I believe we need a mental health system and professionals that takes care of the entire person, not just the disease and symptoms. This is the mental health system that I and my team strive for.

Written by Teddy Chen. Teddy Chen, LCSW, PhD, is a New York State licensed clinical social worker, and the director of the Mental Health Bridge Program at the Charles B. Wang Community Health. The Bridge Program is a nationally recognized service model of providing total healthcare by integrating mental health with primary care.


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Managing Holiday Stress

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It is the most wonderful time of the year! And sometimes, it is also the most stressful. Make the most of this special season, and try our tips to manage the stress that often comes with the holiday.

Gift giving

  • Create a budget and stick to it! Be creative, and consider making homemade gifts.
  • If you have too many people on your list, start a family or friend gift exchange. Here is a great site on how to organize a gift exchange.
  • Ask people what they want instead of spending too much time looking for the perfect gifts. Ask your family and friends to create a wish list on Amazon this year. (If you shop through Amazon Smile, you can support the Health Center with every purchase you make. Learn more here.)

Getting together with family and friends

  • Being a host can be incredibly stressful and costly. To lighten the load, ask your family and friends to bring their favorite dishes. Accept when your guests offer to help you clean up.
  • Manage your time and expectations. It is okay if you cannot do all that is on your list, or visit all the people you hope to see during the holiday season. If you feel that you will not be able to visit all the people that you love, you can tell them that you will visit them after the holidays.
  • Remember to enjoy yourself! Sometimes there are so many places to go and people to see that we forget to enjoy time with our loved ones. When the holiday tension sets in, be intentional about doing something light. Take time to play games, make a craft or cook a meal together.
  • Take a break. Step away and take a walk when you are feeling overwhelmed. If you are visiting several places during the holidays, make sure to allow time to relax between visits.

Beat the holiday blues

  • Volunteering can be incredibly rewarding. It will remind you of the spirit of the holidays.
  • Be active to help with your mood. Take a walk, dance, or check out activities at your local community center.
  • Celebrate, even if you are alone. Do something that you love to do or eat foods you most enjoy. Do something a little bit out of the ordinary and special during this season, just for you.

Whatever you are celebrating, we wish you a wonderful and healthy holiday!


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Coping With Stress and Anxiety

Written by Sook Yee Yeung, LCSW

Mental Health is often negatively associated, stigmatized, and misconstrued—this can be particularly true in Asian communities. It is important to understand that our mental health is vital in maintaining our overall health. When we neglect to do so, we may fall prey to daily stressors, have difficulty coping, and can even become physically ill.

How does stress and anxiety affect your body?

When we are faced with stressful situations and do not know how to cope in healthy ways, our bodies may react with a wide array of negative symptoms. These can be physical—like headaches, dizziness, heart pounding, sweating, frequent urination or diarrhea, shortness of breath, poor sleep, tremors, twitches and muscle tension.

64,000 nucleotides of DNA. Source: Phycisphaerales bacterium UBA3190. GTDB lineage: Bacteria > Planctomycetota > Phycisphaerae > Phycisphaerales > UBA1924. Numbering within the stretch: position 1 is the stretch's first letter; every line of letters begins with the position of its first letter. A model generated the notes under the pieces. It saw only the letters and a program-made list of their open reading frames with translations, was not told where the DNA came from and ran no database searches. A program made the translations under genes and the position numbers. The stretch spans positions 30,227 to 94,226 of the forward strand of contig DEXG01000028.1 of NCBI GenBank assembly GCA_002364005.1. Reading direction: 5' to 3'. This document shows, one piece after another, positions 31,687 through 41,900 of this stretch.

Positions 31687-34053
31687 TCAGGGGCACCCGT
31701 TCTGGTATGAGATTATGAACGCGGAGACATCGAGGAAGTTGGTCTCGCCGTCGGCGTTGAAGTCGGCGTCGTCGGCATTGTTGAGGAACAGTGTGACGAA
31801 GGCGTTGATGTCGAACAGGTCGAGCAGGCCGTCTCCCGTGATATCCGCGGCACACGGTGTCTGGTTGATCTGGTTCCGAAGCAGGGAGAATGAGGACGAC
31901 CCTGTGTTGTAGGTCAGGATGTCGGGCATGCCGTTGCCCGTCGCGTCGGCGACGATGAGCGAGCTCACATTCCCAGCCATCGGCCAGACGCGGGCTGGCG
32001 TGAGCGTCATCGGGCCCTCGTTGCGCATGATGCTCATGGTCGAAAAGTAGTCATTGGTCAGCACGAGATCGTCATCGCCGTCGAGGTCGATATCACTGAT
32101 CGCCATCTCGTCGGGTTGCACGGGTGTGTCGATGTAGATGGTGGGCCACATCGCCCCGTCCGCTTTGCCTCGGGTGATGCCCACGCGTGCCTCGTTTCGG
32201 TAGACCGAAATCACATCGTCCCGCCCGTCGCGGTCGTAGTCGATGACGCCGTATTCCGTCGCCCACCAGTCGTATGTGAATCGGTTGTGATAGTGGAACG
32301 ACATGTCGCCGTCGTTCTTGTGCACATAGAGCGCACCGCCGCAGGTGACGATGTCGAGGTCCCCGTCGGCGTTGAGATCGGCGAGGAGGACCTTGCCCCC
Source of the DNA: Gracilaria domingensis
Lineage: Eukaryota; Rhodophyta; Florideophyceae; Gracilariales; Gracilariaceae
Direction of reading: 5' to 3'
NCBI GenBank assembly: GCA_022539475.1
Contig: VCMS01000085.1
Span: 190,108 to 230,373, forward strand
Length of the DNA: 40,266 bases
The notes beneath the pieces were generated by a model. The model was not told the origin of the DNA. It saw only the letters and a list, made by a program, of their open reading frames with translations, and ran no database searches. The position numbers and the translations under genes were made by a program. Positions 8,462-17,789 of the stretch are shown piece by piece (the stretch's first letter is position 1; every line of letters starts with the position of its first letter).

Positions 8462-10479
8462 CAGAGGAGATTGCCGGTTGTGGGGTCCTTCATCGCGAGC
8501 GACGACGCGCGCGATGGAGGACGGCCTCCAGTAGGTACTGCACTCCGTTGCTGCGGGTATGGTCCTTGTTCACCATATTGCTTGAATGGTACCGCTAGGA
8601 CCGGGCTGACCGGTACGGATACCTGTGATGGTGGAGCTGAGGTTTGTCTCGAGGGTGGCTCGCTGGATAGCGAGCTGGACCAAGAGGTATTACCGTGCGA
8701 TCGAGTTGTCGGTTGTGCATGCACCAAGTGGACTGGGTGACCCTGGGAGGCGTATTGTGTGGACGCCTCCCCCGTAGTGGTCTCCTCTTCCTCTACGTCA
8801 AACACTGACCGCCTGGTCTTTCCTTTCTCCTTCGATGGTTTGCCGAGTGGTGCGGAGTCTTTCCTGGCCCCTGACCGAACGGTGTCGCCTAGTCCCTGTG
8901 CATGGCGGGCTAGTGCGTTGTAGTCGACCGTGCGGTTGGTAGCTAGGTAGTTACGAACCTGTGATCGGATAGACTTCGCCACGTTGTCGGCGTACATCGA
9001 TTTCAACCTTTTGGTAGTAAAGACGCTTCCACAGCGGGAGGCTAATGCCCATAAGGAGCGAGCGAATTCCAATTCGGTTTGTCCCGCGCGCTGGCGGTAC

There are, of course, a range of emotional symptoms as well, including being easily annoyed or irritated, unable to sit still, trouble relaxing, feeling tense and jumpy, unable to stop worrying, and difficulty concentrating.

How can I manage stress and anxiety?

Everyone deals with stress, and many people live with anxiety. There are many practical ways that we can improve the way we cope. Here are 5 things you can incorporate into your daily life to best manage stress and anxiety.

1. Have a regular to daily exercise routine. Exercise is a huge stress reliever and mood booster. Try walking, jogging or even dancing for 30 minutes a week for a start.

2. Get Enough Sleep. A lot of times when we are stressed, our body is actually telling us that we need more rest and sleep.

3. Eat well-balanced meals. Foods that are high in fats and sugars often leave us feeling lethargic and less able to deal with stress. Also consider limiting alcohol and caffeine intake. Alcohol and caffeine can greatly impact our sleep cycle, which in turn can heighten our fatigue and stress levels. They can also aggravate symptoms of anxiety and trigger panic attacks.

4. Take a time-out. You can do this through meditation, yoga, acupuncture, and massage therapy. These activities will help your body to produce endorphins—a chemical which our bodies produce as a natural painkiller.

5. Talk to someone. Talking with trusted family members and friends about your stress and anxiety can help a great deal to relieve stress. It is also helpful to speak with your medical doctor or a therapist if professional help is needed. If you are a patient of the Charles B. Wang Community Health Center, we have licensed professionals who can provide you with the right treatment, which could include medication and/or counseling. Call us to make an appointment at (212) 941-2213.

Written by Sook Yee Yeung, LCSW, is a New York State-Licensed Clinical Social Worker with the Mental Health Bridge Program at Charles B. Wang Community Center. She provides mental health related treatment and services.


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World Suicide Prevention Day – How Can You Help?

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Written by Teddy Chen, LCSW, PhD and Cho Ru Weng

Suicide is one of the most challenging public health problems that we face today, both as a society and as individuals. Its effects are devastating, not only to a victim’s family and friends, but also to entire communities. Suicide prevention is a goal essential to our pursuit of public health.